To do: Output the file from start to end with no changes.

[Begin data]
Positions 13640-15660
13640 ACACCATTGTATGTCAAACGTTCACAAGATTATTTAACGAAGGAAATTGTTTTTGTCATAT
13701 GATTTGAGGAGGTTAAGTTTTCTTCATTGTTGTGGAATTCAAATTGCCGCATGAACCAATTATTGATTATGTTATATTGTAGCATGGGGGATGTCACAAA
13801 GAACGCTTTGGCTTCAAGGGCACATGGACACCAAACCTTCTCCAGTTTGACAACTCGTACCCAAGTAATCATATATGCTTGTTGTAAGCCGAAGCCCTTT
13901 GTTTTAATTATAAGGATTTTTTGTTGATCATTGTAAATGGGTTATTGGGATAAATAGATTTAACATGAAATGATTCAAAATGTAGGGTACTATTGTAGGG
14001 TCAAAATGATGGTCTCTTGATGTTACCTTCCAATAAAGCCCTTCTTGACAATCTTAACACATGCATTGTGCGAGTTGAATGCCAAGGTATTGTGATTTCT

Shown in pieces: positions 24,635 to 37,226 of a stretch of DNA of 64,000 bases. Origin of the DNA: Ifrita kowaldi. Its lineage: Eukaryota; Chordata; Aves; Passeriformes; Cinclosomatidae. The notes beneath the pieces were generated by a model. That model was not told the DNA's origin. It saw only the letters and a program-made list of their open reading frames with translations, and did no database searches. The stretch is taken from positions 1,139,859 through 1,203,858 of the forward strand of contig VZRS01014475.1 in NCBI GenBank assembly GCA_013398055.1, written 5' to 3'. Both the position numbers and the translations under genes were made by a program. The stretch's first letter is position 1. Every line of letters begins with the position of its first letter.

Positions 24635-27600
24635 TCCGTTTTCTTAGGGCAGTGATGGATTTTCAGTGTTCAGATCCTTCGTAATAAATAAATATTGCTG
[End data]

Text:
Positions 13640-15660
13640 ACACCATTGTATGTCAAACGTTCACAAGATTATTTAACGAAGGAAATTGTTTTTGTCATAT
13701 GATTTGAGGAGGTTAAGTTTTCTTCATTGTTGTGGAATTCAAATTGCCGCATGAACCAATTATTGATTATGTTATATTGTAGCATGGGGGATGTCACAAA
13801 GAACGCTTTGGCTTCAAGGGCACATGGACACCAAACCTTCTCCAGTTTGACAACTCGTACCCAAGTAATCATATATGCTTGTTGTAAGCCGAAGCCCTTT
13901 GTTTTAATTATAAGGATTTTTTGTTGATCATTGTAAATGGGTTATTGGGATAAATAGATTTAACATGAAATGATTCAAAATGTAGGGTACTATTGTAGGG
14001 TCAAAATGATGGTCTCTTGATGTTACCTTCCAATAAAGCCCTTCTTGACAATCTTAACACATGCATTGTGCGAGTTGAATGCCAAGGTATTGTGATTTCT

Shown in pieces: positions 24,635 to 37,226 of a stretch of DNA of 64,000 bases. Origin of the DNA: Ifrita kowaldi. Its lineage: Eukaryota; Chordata; Aves; Passeriformes; Cinclosomatidae. The notes beneath the pieces were generated by a model. That model was not told the DNA's origin. It saw only the letters and a program-made list of their open reading frames with translations, and did no database searches. The stretch is taken from positions 1,139,859 through 1,203,858 of the forward strand of contig VZRS01014475.1 in NCBI GenBank assembly GCA_013398055.1, written 5' to 3'. Both the position numbers and the translations under genes were made by a program. The stretch's first letter is position 1. Every line of letters begins with the position of its first letter.

Positions 24635-27600
24635 TCCGTTTTCTTAGGGCAGTGATGGATTTTCAGTGTTCAGATCCTTCGTAATAAATAAATATTGCTG